Alamos 20K also becomes active this year, firebombing a small town and killing metahumans. Although Humanis Policlub have been active for several years, this institutionalized violence is the first act which really demonstrates the public hatred of the unfortunate metahuman community. This will simmer for three more years.

In 2037, however, Lofwyr, whose actions have been quietly bubbling away, seizes control of BMW and renames it Saeder-Krupp. Becoming the third member of the Super-Elite, and the first non-human. The draconic predilection for manipulation and vast sums of money ensures that he is, by far, the most successful member of the Super-Elite. Being such a powerful creature, it is hypothesized that he could not have been better suited to the simultaneously violent, and ruthlessly competitive nature of Corporate Capitalism. I suggest you check the gross earnings of Saeder-Krupp against the other members of the Corporate Class for all the evidence you need for my personal leanings in this debate.

The 'Night of Rage' in 2039 heralds the start of a year of unbridled backlash against metahumanity in modern society, killing thousands of people and solidifying the opinion amongst the working classes that metahumanity is a blight or abomination. The rhetoric largely focuses around how they are 'stealing our jobs and women'. This particular fear highlights the preoccupation of the underclasses in society with money and wealth. Distracted from the possibility of emancipating themselves from these bonds, it is easier to simply lash out at the world around them. And why not? The past three decades have seen a horrific amount of death and destruction, as well as change, in a stunningly short period of time.

Politicking abounds, but much of it is simply background noise as the Corporate Class solidifies its holdings. 2048 sees the next step in the ongoing Corporate Class struggle, as Aztechnology completes its unofficial takeover of Aztlan by seizing all foreign businesses within the nation. The Corporate Court is soon established as the only authority to which the Corporate Class must answer, though it is an imperfect authority, as no side really gets what they want from the struggle, which, naturally, costs many more lives during the debate.

The 2050s are, at first, relatively quiet. Cyberdecks become available, as do more advanced electronic drugs to pacify the masses. More interesting is the discovery of Anchoring, which allows the mass commercialization of magic to become a possibility, though one which has yet to really take off. Perhaps because of the increasing paranoia surrounding magic, which comes to a head in 2055.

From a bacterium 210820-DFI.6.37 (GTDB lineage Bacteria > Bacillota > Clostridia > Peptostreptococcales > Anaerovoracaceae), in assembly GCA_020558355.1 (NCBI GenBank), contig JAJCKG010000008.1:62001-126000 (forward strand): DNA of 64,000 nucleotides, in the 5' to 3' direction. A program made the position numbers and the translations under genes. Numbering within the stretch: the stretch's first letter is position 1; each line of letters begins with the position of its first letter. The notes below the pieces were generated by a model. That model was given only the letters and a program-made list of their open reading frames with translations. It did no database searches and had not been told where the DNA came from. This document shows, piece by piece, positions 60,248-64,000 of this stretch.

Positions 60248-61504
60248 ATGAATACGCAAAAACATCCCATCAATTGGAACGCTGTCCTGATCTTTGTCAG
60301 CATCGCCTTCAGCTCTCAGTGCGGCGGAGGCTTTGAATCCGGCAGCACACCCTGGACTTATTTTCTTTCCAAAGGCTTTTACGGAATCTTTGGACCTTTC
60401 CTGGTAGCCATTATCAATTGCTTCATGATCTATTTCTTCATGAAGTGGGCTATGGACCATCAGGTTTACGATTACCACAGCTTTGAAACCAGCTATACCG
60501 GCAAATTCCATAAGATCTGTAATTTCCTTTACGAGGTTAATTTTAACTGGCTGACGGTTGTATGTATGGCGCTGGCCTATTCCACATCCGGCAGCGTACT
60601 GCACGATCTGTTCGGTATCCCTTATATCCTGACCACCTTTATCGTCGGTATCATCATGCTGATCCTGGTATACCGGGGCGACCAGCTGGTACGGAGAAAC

The horror of 'Bug City' solidifies, in many peoples minds, that magic is a dangerous and scary thing. Amusingly, 2056 also sees the celebrity dragon Dunkelzahn become a naturalized UCAS citizen, and although magic is feared, Dunkelzahn is incredibly popular. Perhaps because he was so charismatic, and didn't have mandibles, who can say?

Political corruption opens the door to Dunkelzahn, and he capitalizes on the opportunity to run for President. One could speculate as to his motivations, but I believe that this symbolized the only opportunity in the past hundred years for genuine progress to be made by human society. Dunkelzahn is a kind of 'anti-Lofwyr', a figure who sought to help people, rather than dominate and control them. Unfortunately, although he succeeded, and may well have been ready to set out the plans that would have brought the UCAS towards greater freedom… he was killed. Assassinated, no doubt by agents of the Corporations who feared the reforms he may have instituted to the way the nation was run.

Ares Macrotechnology steps in alongside the UCAS military to squash the righteous anger of the people at the death of their beloved President. Riots are heavy, and it looks, for one brief moment, like Dunkelzahn's death might yet have been the start of the reforms he so believed in. But Haeffner betrays that possibility by placating the riots with the nomination of Nadja Daviar as Vice President. The Draco Foundation comes into existence, and begins the work that Dunkelzahn had laid out needed to be completed upon his death. The execution of the will of this great figure will take decades to complete, and necessitates a Corporate entity of not inconsiderable power to carry out.

Daviar, it should be noted, gives Damien Knight control over the Ares portfolio for another two years. Dunkelzahn's death, always a popular venue for conspiracy theories, does seem to profit Ares quite greatly now, does it not? Heh.

2059 sees the manoeuvrings of the Corporate Court reach new levels, as they solidify themselves as the true elite power of the globe. I will not detail each and every move, but suffice to say that many of the norms that now govern that elite are formed within this year long period, as each jostles for position against the other, whilst trying to maintain at least a veneer of respectability. Some are more successful in this regard than others.

For ease, I will stop there. This is, after all, meant to simply be an update of the original article. The past ten years… I myself have been rather, busy. I have not had my finger on the UCAS pulse, to say the least, and any analysis I could give would be incomplete at best, and misleading at worst.